Vylia walked through the door just in time to hear Ardwen's vow, “I will burn this world,” Ardwen said, “and everything the All-Father and the gods have ever loved will suffer.” She dropped the plate of food she had managed to get from the kitchens, the plate breaking upon the floor adding to the tea cup, and food went all over. Vylia hardly noticed it though as her breath caught in her throat and she stared at Ardwen as if he had slapped her. "You can't mean that," she managed to croak after several seconds of silence.

Written by - Ariana

Her headlong rush was stopped abruptly by Ardwen grabbing her arm. She stared at him incredulously as he spoke to her, astonished that he could not feel the cage bars being put into place. But instead of being concerned, he strode further into the room.

Confused eyes flicked between the door, then back to Ardwen and the child, then back to the door as she struggled with the decision to stay or flee. The moment of indecision was all the mages needed. Faster than she could think, one gently guided her to a bed by a hand on the elbow, while another brought a new cup of tea. It was pressed into her hand and she was urged to drink.

There were no rough hands holding her down, pouring the liquid down her throat as there had been before. Instead there was urging and encouragement. The technique was so different from past experience that she found herself complying.

She calmly sipped the bitter liquid, watching idly as Ardwen interrogated the child and several mages cleaned up the shattered crockery and food from the floor. As she sipped, a languid feeling of relaxation stole over her, and her unease the wards caused became as whispers in the back of her mind.

Ardwen’s words traveled to her through a fog, but when Vylia exclaimed in horror, she simply could not contain her giggle. “He does not,” she said. She giggled again and then let loose a jaw-cracking yawn. Placing her cup down, she shifted on the bed until she was lying down, her eyes gazing into Ardwen’s. “He knows she would not allow it,” she added, her voice slurred and sleepy. “Darkness begets darkness. Blood begets blood. She is so tired of the dark. Together they will find light. Besides," she added with another giggle, "the little one lies."

She sighed deeply and yawned once more before the effects of the tea grew too great to fight. Finally, she slipped off into slumber.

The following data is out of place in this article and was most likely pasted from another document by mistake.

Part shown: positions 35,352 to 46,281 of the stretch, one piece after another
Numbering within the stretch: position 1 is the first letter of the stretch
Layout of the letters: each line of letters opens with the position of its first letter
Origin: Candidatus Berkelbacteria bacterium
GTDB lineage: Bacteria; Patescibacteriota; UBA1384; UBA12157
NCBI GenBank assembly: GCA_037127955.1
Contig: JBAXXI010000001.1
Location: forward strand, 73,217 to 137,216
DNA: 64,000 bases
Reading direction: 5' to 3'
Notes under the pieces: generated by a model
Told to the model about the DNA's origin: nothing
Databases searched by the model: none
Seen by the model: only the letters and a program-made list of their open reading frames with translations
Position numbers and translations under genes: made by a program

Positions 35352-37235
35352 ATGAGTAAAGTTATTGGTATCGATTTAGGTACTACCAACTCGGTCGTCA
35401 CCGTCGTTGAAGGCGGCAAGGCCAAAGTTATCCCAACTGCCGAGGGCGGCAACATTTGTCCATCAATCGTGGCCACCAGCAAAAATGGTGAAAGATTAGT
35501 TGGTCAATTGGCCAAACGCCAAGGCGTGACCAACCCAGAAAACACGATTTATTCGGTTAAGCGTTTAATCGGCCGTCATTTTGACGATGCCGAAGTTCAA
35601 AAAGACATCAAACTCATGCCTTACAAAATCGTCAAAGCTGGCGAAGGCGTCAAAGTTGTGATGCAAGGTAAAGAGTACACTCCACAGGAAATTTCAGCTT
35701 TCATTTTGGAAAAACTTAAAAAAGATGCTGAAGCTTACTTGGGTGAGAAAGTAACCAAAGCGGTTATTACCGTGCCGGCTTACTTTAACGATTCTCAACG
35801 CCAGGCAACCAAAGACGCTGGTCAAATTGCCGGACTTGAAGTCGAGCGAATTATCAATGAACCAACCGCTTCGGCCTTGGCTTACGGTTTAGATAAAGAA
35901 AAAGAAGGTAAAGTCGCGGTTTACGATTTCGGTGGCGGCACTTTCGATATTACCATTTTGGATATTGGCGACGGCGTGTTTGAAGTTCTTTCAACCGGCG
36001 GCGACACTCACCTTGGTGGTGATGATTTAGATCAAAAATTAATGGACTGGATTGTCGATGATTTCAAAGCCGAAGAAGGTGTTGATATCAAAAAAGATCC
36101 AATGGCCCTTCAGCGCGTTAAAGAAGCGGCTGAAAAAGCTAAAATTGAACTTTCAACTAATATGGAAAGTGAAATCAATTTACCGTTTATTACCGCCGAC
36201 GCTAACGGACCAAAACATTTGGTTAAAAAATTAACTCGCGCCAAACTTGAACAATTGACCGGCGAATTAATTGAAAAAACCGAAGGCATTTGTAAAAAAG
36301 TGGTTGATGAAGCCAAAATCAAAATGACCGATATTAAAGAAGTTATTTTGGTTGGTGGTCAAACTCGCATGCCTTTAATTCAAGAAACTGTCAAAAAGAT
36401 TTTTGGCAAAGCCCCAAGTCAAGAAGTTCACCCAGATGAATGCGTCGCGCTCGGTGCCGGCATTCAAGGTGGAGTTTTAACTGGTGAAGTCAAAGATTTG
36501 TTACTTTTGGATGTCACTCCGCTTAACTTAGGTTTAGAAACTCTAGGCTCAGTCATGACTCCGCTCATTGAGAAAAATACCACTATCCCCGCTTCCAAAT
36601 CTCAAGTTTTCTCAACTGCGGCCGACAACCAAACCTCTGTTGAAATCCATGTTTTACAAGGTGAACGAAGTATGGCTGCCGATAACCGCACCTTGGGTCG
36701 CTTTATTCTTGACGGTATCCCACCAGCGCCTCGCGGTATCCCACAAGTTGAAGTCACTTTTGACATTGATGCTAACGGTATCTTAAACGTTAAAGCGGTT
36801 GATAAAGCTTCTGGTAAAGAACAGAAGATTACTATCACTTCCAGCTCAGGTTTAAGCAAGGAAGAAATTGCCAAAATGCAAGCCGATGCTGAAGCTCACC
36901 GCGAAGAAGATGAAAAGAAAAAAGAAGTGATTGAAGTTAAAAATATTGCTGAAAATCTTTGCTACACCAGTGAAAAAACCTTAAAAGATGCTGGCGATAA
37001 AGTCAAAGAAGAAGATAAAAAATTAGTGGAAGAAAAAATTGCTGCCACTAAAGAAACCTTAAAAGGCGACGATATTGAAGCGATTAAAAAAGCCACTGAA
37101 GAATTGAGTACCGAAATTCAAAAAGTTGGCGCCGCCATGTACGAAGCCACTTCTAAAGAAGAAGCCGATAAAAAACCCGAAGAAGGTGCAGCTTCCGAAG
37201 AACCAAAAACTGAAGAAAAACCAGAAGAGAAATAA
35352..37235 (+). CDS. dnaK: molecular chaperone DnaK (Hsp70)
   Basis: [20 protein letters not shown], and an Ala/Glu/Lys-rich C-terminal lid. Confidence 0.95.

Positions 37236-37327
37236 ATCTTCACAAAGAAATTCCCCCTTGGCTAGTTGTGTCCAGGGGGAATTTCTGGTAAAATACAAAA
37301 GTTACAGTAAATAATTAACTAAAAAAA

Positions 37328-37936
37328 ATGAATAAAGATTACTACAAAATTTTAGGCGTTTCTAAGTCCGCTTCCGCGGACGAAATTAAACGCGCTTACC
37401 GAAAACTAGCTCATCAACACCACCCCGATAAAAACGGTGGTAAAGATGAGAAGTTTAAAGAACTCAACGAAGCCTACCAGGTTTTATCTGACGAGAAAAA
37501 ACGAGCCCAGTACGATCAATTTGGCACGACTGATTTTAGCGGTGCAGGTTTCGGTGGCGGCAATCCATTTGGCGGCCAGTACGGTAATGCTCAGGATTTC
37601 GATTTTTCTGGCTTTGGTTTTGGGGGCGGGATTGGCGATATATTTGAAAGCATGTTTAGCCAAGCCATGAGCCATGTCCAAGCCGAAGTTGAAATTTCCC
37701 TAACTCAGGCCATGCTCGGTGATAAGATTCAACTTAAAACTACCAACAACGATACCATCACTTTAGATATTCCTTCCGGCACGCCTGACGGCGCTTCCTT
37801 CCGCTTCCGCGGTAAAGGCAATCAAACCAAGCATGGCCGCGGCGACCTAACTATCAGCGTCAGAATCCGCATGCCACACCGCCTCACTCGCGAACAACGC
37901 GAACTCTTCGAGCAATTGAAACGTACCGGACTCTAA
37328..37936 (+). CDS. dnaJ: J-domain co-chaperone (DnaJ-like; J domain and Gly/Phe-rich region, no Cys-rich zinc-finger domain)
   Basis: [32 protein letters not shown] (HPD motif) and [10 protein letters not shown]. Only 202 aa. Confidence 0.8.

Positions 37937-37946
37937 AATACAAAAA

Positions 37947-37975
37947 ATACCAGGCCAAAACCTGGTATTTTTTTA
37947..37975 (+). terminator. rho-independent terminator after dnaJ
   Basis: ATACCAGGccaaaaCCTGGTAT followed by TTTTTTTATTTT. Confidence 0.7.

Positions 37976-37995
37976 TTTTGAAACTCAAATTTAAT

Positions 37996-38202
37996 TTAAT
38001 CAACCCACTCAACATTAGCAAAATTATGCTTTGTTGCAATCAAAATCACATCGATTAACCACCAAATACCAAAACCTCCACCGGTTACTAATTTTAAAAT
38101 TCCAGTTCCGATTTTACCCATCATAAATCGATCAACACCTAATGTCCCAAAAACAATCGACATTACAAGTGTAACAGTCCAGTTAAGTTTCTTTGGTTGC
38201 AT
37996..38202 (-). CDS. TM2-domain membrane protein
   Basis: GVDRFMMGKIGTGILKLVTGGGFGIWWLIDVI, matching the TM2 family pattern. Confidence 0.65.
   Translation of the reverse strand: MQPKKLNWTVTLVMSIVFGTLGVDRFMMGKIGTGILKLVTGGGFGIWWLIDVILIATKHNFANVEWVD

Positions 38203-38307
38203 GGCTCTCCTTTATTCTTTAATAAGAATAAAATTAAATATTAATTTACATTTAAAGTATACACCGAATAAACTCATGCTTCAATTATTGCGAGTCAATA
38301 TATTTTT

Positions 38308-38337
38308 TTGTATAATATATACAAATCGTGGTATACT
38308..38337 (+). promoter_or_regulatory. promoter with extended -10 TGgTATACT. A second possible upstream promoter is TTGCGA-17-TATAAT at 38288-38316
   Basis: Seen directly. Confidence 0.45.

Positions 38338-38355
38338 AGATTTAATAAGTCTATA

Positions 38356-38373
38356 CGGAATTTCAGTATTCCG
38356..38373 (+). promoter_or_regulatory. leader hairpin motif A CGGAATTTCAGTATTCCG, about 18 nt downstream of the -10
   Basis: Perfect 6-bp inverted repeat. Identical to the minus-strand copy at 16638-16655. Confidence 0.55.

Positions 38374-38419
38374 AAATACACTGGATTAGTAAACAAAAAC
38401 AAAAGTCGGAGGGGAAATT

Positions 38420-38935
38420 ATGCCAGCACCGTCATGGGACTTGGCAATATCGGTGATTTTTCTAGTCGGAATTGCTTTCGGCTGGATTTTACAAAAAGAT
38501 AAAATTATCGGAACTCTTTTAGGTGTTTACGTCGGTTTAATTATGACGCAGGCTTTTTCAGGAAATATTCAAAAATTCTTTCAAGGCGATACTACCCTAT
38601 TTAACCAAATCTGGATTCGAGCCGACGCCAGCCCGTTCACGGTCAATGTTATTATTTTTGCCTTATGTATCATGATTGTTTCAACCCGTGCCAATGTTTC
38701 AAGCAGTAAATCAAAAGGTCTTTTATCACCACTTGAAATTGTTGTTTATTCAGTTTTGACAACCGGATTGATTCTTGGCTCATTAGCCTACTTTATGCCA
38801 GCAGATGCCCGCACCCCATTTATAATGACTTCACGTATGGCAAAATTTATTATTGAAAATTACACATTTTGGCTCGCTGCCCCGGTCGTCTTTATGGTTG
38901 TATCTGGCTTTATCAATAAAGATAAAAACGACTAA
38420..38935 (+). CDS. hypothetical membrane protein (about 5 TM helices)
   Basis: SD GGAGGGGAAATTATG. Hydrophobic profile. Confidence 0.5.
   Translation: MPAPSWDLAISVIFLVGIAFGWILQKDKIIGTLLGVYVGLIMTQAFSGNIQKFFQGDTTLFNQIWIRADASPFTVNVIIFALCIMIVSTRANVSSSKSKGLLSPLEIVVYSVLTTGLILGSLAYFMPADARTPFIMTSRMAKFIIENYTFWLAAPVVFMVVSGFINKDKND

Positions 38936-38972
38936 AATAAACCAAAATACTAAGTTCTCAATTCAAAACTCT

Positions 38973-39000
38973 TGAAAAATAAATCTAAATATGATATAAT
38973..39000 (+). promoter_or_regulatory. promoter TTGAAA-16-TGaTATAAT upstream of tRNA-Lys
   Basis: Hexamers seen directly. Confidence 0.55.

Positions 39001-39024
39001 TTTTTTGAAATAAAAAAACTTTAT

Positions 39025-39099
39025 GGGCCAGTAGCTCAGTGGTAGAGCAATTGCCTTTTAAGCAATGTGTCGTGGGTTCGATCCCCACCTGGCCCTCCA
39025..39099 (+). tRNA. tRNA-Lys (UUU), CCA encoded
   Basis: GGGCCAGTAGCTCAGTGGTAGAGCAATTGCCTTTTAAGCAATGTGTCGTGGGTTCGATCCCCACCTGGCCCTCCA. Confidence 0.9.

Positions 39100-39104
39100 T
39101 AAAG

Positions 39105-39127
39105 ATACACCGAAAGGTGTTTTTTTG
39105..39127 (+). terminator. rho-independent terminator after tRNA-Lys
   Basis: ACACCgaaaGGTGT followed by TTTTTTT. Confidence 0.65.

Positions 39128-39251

Written by - Wilhelm

Wilhelm watched Teran complete his preparations and then toss a broken dagger into the flame, whereupon both dagger and flame vanished. This seemed to be a signal, as Teran then placed a hand on Wilhelm's shoulder and the world changed. The ground remained the same but all living things vanished. Wilhelm felt a coldness that seemed to seep into his soul.

Looking around he saw that Sabbatine had brought Keeryn, but nobody else was in view. Wilhelm followed Teran over to look at a trail of footprints. Looking closely at the heels, he faintly saw the capital M that had been engraved into the heels of Mavigan's birthday boots.

"Those are Mavigan's footprints, for sure." said Wilhelm. "She cannot be too far ahead, but we should hurry. That lass can get into trouble faster than anyone else I know. I'll help speed us on our way."

Wilhelm drew on his Commander training and began to chant the Commander's March. A red glow appeared around their feet, enabling them to move quickly without tiring.

Written by - Tempyst

Kaya followed Ardwen and his queen, along with the others to the room where the mages were etching the runes upon the walls. She stood back as Ariana tried to make a dash for it, then watches as she was given the tea and settled down upon the bed. Sighing, she found a chair and drug it outside the door and sat down. Kaya sat for a few moments, then stood back up after overhearing a few of the servants talking about the Harvest Festival. The thought of all that food made her stomach growl and she realized she had not eaten for quite a while. After getting directions to the Great Hall, she took off quickly, wanting to get some nourishment. But then she stopped and realized her foolishness; turned around and went back to the room. I cannot leave her like this, who knows what will go one while I am gone. I will just have a servant bring me some food. Kaya sat back down on her chair and stopped one of the servants and asked the young man to bring food for her and the others. The servant nodded in compliance and ran out to get the hunter her food. It did not take long for the servant to bring the food back on a rolling cart. Kaya smiled as the aroma reached her nostrils. Grabbing a roll, she went over to Vylia and pointed to the large cart and motioned for her to help herself. Then she moved over to Ardwen and did the same.